According to Dr Deborah Swallow, who gave a presentation at TAMK on November 16th, the problem is that people from different cultures have fundamentally different beliefs about the proper roles of bosses and subordinates, teachers and students, and even about the nature of knowledge itself.
Dr Swallow is a leading expert on intercultural communication and cultural diversity in the modern workplace. Drawing on research in the fields of intercultural communication and knowledge management, Debby Swallow presented two alternative sets of knowledge-related concepts. Both sets, she emphasised, are valid within certain cultural settings, but neither of them can be easily transferred to another culture. To prove the point, Dr Swallow enlivened her presentation with numerous stories of knowledge-sharing failures in families, in businesses, and in marketing communications.
But there were success stories, too. Debby Swallow reminded us that in the 1980’s, for most people a telephone was as mobile as the length of its wires allowed. But in 1987, Nokia enjoyed a marketing coup when Mikhail Gorbachev, leader of the (then) Soviet Union, was photographed in Helsinki using a Nokia mobile phone to make a call to Moscow. The picture appeared in newspapers around the world, and thus a new concept - “mobile phone” – was created in the minds of millions.
But what can we, in the serious business of intercultural education, learn from master marketers?
Well, as teachers, we need to realise that ideas like “critical thinking is good”, “plagiarism is bad” (and many others) are elements of our own particular brand of education. For students who join us from very different educational traditions, such brand-related concepts may need to be created from scratch.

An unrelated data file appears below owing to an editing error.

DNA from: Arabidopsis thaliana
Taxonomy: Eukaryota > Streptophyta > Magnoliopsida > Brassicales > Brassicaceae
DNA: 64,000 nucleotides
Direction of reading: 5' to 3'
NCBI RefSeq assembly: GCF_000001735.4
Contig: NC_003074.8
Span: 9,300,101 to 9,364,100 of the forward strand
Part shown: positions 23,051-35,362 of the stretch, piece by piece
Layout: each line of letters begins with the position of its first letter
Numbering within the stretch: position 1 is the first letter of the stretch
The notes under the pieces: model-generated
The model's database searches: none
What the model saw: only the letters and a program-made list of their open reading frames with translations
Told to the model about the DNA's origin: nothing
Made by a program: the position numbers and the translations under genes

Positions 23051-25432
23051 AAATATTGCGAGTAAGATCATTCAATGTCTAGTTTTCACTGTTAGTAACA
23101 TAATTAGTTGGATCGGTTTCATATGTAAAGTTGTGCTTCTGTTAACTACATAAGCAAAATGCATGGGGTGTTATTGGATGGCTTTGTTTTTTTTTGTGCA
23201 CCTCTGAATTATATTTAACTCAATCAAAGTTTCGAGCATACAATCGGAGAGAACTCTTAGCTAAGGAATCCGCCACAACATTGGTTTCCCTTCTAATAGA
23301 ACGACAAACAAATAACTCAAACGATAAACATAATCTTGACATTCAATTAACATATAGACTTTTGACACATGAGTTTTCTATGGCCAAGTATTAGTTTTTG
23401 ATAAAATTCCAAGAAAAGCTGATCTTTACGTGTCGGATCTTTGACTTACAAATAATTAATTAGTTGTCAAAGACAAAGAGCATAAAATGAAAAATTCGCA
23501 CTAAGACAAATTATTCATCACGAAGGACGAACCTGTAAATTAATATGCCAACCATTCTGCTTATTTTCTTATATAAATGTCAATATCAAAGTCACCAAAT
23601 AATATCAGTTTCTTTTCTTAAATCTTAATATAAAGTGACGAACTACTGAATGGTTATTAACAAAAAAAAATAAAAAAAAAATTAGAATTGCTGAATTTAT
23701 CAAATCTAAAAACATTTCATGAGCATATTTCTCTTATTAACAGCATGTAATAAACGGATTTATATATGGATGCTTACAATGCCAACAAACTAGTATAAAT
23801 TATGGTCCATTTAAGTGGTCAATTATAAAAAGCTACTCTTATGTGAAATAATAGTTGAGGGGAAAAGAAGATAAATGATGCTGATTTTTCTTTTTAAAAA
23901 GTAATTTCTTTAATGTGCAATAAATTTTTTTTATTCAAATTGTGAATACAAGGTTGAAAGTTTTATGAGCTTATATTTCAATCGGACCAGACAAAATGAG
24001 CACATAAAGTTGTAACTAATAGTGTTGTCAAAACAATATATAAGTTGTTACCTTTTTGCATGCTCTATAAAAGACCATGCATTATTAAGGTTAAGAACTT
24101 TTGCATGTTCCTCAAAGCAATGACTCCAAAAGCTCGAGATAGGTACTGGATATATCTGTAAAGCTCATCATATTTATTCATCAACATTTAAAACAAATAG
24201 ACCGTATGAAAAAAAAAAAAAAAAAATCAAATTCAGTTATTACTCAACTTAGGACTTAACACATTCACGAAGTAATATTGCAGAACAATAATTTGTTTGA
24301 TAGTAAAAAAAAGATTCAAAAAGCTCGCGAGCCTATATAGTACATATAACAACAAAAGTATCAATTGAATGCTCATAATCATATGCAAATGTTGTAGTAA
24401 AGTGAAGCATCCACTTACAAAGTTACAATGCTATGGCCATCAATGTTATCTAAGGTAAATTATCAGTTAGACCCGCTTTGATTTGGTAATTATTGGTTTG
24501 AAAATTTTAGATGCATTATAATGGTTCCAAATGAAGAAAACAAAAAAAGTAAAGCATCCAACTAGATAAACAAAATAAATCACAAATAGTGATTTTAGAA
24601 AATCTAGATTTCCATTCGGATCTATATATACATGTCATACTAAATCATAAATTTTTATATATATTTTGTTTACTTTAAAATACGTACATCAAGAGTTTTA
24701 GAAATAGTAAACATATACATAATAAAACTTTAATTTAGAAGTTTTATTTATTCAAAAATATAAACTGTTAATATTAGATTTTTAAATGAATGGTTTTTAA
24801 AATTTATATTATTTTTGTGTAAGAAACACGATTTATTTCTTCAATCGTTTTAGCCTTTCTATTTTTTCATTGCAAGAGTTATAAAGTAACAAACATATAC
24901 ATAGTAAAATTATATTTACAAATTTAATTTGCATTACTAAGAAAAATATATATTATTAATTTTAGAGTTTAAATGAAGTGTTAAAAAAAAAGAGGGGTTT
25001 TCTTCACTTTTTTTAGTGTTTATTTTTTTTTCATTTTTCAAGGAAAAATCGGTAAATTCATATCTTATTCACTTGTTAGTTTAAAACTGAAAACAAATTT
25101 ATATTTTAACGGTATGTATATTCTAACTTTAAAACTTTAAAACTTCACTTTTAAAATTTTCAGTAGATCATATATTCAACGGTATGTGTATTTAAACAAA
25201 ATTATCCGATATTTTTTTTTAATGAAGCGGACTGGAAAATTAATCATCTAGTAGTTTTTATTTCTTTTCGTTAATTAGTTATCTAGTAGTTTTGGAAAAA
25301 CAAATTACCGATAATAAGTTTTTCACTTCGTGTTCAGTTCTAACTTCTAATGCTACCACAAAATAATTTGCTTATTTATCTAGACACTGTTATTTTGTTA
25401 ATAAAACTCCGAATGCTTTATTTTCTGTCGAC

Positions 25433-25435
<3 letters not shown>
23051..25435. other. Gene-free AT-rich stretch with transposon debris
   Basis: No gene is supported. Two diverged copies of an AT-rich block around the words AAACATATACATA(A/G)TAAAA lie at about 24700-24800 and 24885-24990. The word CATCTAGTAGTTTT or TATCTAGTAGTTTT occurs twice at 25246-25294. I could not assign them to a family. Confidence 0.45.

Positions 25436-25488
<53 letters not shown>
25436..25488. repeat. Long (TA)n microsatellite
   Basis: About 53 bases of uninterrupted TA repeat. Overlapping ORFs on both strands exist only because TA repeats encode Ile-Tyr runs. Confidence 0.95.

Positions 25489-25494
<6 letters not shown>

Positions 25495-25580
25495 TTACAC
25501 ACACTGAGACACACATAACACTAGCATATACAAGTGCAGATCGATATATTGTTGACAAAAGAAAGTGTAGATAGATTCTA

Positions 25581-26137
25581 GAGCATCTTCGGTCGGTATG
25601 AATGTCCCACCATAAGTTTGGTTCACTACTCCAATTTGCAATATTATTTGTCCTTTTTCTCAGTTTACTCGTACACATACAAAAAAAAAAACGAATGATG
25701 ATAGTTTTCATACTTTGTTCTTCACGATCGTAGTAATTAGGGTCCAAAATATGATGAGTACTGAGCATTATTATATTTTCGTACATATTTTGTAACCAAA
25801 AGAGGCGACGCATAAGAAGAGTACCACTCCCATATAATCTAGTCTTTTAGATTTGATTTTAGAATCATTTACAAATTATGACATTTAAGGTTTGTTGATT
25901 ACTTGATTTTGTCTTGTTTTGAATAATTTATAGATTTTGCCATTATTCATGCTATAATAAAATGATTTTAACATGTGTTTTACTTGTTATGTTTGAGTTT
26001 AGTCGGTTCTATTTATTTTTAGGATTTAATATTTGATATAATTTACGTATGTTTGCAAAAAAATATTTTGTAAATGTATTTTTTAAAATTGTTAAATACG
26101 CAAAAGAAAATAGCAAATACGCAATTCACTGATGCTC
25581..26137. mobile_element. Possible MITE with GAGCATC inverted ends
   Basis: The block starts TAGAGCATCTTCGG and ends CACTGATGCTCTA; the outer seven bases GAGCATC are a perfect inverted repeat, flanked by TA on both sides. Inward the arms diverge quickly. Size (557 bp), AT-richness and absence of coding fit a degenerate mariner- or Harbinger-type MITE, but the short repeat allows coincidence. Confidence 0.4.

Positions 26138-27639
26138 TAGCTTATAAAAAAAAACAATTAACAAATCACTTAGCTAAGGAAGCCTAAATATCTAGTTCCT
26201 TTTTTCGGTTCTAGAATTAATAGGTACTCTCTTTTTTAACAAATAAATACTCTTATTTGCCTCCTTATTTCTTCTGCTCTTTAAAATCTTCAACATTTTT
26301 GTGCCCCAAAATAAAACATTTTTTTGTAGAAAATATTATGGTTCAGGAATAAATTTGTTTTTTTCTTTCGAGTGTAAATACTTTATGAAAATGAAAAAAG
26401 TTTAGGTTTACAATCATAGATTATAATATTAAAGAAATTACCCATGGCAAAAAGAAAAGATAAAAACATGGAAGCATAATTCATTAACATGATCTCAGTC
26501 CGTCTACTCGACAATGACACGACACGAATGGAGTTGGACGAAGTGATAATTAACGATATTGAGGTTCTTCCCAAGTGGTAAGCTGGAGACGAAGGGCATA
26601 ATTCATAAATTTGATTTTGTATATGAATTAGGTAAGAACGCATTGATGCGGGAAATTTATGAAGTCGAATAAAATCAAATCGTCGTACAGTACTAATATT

Secondly, even when foreign students are aware of our brand, they will naturally prefer their own. So if we believe our brand has merit, we need to promote its consumer benefits vigorously.
Finally, if we ever venture into foreign markets (as exchange teachers, for example), we should not expect our brand to be universally admired and appreciated. The most successful brands, from Nokia to Coca Cola, are customised for each local market.
Pictured: Deborah Swallow
Photo: Kaisa Kukkonen
Monday, 23 November 2009
I’ve been here for over 3 weeks now (time certainly flies!), doing research about e-learning and group work, both in e-learning environments as well as in more “traditional” learning contexts. I’ve interviewed several local teachers who use group work in their teaching, both on-line and in classroom situations. I’ve also given a questionnaire for a group of students, and the aim is to have the same questionnaire completed by a group of TAMK students next year as well, so we can see if there are any cultural differences in the way students do group work. In addition, I’ve shared my own experiences in e-learning with the local staff, and have learned a lot from their experiences.